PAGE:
Going back to something you said earlier:
How the fuck is performance in a fully deterministic computer game more impressive than performance in an infinitely variable real world?
There are a finite number of games of Go possible. At least to my understanding, but I don't know all the rules. There are definitely a finite number of possible moves on a given turn.
I'm not really sure what the argument is with you and the GP. Trying to prove whether e-sports or traditional sports are harder or more impressive? I don't think it's possible to say. When you have humans competing against other humans at something, you're going to see some amazing things. It doesn't matter if it's an e-sport or a traditional sport, or if it's fully deterministic or infinitely variable.
Just sent this message to her:
As your profile was linked in a comment on Slashdot, I'm sure you've received many angry messages, so I will keep mine civil and simple.
Slashdot Beta has no usability for the core user group. If Slashdot Beta is implemented, and Slashdot Classic goes away, you will see a significant decrease in visitors. Please don't kill this community.
1) Let's set up a boycott for the day that the beta site becomes the default. No one visits slashdot on that day, even the classic version that's still available.
One whose design is not brain dead and whose management will never become brain dead.
2) Let's take slashcode and set up a site with the moderation system modified so that the top 0.5% or whatever of the pool are eligible for "editor points" as well as "mod points". Editor points would give them the ability to post stories to the front page and edit the summary. The "management" would then come from the community and not be as easily corruptible.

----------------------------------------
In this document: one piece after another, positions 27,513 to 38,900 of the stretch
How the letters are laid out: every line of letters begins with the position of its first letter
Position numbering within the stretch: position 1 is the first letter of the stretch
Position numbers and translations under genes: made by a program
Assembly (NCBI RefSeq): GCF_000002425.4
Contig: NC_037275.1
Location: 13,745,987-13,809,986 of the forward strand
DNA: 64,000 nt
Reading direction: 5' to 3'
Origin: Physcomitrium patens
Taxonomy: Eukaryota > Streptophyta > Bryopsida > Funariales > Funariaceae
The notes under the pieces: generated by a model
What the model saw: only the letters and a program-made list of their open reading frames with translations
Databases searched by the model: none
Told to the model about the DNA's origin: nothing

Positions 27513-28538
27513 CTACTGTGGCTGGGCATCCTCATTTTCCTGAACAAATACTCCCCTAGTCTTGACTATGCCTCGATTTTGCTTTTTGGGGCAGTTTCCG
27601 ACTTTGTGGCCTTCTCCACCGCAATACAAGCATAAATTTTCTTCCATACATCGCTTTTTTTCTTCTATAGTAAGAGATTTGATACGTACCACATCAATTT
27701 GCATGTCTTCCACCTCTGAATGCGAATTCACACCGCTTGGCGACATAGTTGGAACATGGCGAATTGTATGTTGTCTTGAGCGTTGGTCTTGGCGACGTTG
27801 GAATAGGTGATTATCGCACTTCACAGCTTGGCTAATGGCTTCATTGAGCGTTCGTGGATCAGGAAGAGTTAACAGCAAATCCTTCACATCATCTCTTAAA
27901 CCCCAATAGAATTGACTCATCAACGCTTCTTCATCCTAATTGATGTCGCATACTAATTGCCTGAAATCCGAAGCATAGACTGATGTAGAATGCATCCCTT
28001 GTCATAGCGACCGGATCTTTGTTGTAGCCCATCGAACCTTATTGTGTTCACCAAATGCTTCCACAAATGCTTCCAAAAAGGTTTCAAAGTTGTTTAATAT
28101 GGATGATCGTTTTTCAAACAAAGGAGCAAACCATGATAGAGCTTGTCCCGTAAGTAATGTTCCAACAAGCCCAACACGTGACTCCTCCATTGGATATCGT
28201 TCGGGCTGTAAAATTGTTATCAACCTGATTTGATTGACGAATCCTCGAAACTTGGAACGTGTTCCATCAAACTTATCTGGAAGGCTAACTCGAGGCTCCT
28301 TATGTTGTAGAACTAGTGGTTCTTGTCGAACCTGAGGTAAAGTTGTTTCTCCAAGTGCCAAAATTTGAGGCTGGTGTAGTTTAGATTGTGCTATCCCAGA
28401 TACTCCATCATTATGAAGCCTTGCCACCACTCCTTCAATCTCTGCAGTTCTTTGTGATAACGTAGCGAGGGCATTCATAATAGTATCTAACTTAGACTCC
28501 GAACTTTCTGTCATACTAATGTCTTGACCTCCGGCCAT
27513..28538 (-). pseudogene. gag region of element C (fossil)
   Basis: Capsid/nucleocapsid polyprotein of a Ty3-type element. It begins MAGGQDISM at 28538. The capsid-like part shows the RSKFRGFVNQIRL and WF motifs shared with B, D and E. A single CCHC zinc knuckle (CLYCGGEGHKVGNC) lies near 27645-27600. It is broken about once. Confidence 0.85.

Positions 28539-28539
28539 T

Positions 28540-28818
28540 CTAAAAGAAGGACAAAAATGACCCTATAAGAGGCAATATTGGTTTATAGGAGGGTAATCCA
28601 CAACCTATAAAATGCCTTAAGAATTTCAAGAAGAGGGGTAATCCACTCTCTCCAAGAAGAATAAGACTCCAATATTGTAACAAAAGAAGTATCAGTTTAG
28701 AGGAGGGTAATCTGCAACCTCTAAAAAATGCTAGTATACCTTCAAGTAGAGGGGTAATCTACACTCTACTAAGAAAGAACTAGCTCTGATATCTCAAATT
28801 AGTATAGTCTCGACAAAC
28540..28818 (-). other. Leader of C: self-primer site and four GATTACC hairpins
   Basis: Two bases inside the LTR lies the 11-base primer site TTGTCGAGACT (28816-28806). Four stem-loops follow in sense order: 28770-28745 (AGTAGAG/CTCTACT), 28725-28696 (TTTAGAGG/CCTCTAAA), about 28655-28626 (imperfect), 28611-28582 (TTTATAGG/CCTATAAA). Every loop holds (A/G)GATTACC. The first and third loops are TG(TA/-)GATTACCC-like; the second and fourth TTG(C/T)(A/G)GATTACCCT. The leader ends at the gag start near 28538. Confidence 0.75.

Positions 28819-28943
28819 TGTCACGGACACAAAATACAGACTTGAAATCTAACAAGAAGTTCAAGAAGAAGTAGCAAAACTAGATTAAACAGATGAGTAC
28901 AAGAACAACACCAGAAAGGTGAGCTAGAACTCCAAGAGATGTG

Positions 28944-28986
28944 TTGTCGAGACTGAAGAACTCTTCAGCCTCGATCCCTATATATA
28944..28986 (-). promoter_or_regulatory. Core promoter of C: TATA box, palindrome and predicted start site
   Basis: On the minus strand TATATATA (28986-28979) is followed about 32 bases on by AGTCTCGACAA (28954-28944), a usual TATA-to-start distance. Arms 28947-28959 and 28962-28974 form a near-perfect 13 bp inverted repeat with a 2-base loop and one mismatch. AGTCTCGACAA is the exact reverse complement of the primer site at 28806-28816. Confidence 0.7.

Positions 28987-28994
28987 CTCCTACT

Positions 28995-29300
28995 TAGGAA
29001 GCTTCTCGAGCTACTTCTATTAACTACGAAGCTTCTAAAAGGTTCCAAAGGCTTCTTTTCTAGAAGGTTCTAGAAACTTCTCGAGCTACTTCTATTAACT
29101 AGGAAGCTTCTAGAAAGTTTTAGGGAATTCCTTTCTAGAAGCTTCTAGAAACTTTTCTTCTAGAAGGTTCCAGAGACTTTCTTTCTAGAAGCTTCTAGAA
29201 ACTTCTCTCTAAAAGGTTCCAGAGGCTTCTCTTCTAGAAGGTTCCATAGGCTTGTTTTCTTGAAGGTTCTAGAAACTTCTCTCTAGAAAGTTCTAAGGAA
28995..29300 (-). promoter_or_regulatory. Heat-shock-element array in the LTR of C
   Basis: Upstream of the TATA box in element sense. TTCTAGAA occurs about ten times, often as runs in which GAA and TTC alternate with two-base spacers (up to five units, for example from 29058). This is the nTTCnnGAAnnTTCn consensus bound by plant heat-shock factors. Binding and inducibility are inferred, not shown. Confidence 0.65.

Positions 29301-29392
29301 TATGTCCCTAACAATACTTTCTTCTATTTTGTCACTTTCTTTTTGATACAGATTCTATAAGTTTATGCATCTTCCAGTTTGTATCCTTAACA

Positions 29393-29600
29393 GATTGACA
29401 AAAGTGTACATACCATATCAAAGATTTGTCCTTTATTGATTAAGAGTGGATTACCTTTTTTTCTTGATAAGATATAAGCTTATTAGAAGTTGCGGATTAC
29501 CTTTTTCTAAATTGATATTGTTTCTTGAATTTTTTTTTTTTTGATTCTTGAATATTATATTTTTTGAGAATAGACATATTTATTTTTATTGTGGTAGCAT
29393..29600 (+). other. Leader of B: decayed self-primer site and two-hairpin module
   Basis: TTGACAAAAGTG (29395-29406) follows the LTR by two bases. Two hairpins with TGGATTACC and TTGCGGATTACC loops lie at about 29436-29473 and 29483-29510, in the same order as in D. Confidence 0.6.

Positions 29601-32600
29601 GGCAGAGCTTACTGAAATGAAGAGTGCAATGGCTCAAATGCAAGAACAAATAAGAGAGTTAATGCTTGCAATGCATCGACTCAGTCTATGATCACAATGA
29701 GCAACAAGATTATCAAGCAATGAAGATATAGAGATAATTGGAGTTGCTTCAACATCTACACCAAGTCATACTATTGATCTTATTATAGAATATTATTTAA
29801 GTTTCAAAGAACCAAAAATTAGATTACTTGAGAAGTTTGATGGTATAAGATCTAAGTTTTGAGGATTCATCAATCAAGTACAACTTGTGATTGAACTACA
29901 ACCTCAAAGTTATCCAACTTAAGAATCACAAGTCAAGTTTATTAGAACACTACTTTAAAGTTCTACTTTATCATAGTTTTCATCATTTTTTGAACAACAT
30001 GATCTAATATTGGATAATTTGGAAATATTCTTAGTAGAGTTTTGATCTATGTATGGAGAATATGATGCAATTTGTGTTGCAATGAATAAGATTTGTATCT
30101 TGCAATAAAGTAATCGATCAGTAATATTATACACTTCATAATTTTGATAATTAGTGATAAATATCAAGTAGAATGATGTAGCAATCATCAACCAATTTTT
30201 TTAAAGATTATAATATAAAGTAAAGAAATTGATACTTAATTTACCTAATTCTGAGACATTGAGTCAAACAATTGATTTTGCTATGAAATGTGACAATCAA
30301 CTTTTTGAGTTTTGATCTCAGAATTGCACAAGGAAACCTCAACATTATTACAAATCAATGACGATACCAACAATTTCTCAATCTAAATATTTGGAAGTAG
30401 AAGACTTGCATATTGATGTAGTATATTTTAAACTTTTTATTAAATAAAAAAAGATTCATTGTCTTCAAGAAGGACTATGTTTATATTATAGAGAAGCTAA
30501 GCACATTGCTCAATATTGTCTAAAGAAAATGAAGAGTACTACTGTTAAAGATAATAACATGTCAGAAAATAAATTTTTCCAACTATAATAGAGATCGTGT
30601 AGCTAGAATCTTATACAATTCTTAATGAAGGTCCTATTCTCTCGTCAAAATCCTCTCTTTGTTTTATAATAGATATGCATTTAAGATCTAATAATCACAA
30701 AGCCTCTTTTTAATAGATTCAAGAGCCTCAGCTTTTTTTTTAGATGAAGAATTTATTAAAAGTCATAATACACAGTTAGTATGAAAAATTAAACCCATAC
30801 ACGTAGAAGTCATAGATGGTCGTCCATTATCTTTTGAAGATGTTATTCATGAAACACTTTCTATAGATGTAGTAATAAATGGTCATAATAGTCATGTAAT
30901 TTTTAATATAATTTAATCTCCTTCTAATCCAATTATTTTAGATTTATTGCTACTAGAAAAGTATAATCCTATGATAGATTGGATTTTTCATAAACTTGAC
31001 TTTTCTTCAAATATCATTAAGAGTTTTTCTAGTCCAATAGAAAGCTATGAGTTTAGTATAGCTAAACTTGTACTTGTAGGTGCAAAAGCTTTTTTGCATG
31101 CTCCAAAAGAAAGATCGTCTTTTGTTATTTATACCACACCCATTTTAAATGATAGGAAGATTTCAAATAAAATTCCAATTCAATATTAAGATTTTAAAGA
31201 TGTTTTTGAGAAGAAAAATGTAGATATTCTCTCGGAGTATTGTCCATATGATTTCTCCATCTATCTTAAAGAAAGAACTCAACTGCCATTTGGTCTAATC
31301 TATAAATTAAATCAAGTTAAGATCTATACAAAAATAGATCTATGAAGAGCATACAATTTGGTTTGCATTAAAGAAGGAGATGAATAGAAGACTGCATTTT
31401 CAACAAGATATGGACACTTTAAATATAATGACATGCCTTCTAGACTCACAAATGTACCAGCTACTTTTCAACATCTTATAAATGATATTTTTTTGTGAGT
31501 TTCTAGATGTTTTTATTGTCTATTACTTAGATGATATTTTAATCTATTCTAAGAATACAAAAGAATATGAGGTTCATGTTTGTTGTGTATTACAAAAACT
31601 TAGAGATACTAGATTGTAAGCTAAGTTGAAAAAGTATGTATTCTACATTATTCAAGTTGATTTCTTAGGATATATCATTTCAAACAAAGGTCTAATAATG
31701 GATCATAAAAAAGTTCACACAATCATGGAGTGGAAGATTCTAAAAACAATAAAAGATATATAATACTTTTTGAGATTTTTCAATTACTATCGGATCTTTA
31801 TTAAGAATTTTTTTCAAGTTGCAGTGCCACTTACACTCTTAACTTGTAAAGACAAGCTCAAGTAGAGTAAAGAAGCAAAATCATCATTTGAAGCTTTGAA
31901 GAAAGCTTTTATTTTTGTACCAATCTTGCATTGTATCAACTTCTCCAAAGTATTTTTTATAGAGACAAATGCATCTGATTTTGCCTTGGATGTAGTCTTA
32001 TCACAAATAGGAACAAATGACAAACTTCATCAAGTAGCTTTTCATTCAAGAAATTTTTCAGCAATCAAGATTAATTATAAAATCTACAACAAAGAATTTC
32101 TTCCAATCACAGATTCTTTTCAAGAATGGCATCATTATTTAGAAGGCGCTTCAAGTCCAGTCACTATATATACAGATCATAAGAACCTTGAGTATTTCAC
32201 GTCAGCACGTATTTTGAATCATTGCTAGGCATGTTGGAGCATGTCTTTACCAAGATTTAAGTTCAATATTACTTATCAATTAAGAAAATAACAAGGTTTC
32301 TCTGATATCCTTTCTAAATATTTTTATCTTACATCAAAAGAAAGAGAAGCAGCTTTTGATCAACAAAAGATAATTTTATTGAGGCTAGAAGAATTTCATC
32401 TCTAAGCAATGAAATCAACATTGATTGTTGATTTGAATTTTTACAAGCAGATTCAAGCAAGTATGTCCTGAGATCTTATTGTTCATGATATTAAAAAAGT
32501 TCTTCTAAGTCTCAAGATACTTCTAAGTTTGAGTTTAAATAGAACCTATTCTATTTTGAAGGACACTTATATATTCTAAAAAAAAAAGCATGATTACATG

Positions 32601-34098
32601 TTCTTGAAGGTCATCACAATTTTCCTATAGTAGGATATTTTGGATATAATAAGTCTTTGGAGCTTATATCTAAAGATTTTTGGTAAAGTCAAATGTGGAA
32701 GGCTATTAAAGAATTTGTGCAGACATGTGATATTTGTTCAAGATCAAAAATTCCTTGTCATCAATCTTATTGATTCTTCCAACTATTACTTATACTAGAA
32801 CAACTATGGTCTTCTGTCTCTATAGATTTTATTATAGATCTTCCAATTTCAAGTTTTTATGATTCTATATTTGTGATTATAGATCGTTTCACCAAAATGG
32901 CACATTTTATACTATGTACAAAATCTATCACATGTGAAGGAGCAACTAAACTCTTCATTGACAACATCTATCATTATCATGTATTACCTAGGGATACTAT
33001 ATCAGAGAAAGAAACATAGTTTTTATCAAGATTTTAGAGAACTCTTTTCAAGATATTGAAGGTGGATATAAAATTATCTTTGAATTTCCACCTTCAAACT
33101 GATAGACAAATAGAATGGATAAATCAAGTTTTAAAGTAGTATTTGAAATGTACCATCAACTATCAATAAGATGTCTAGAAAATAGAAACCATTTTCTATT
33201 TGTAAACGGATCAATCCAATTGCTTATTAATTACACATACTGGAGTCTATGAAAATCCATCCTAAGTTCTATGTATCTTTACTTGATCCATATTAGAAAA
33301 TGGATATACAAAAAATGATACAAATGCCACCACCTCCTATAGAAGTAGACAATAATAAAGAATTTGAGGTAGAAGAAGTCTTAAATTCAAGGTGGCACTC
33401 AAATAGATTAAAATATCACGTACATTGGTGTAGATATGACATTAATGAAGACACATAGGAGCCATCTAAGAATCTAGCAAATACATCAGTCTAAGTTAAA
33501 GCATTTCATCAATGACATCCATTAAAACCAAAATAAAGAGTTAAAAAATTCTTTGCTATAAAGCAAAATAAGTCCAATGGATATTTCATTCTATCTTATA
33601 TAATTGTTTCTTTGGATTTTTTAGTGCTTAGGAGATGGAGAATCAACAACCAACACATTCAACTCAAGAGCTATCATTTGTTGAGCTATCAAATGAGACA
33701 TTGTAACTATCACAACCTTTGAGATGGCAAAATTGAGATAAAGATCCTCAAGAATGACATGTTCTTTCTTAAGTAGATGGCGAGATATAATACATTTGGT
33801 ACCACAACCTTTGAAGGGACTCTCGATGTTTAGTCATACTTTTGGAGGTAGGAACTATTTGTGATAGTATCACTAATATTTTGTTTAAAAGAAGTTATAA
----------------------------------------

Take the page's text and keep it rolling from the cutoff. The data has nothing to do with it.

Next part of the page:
I'm sure some people will poke holes in this, but this is what I currently do which works good enough for now:
- I have a personal gmail address that I only give to people I know and trust.
- I have the email address displayed above in the form kmcrandom+[COMPANY]@gmail.com that I use for online accounts. I have filters set up to automatically forward this mail to my primary personal address. So you can set up per-site email addresses without a custom domain.
- For online accounts that don't accept the use of a plus sign, I used the bare kmcrandom@gmail address, and forward email based on the sender domain.
- Mail that doesn't match either of those is immediately deleted.
- All forwarded mail is neatly labeled in my primary personal gmail account.
- I also have two custom domains that I use (very rarely) for professional contacts.
Both gmail accounts have two-factor authentication. I can easily block mail if spam starts coming to one of my assigned addresses. If people start guessing email address (kmcrandom+[GUESSED_COMPANY]@gmail.com) and start spamming, I could easily convert them to be kmcrandom+[UNIQUE_HASH_BASED_ON_COMPANY]@gmail.com.
I have one of these I bought for my Nexus 4. It worked horribly since the back of the Nexus 4 is glass, and would slide off the angled charger after a few minutes. I completely stopped using it after a couple of weeks of trying to get it to work well.
However, I got a Nexus 5 recently, and since it doesn't have the glass back, I decided to test out the wireless charger again. It works much better, although I really wish Google would allow people to trade in their old wireless chargers for the new design.
You're citing a single (deleted) post on an internet forum. It would be like me claiming Microsoft CEO Ballmer visits my cube during late nights coding and molests me.
Well, it's a little bit different, you can't delete your post
Snowden is a giant monkey wrench in that; He's done more to harm America than pretty much anyone since the turn of the century save perhaps Osama Bin Laden, if we want to count out dollars on it. I hope they find him and make him suffer for a long time, slowly. He claims to be a patriot, but he's done most damage than our biggest enemies.
I usually agree with you on most topics, but this just seems completely backwards. Do you actually believe this, or are you playing devil's advocate?
(Yes, it's almost a year old now, and was $349 when it first came out.)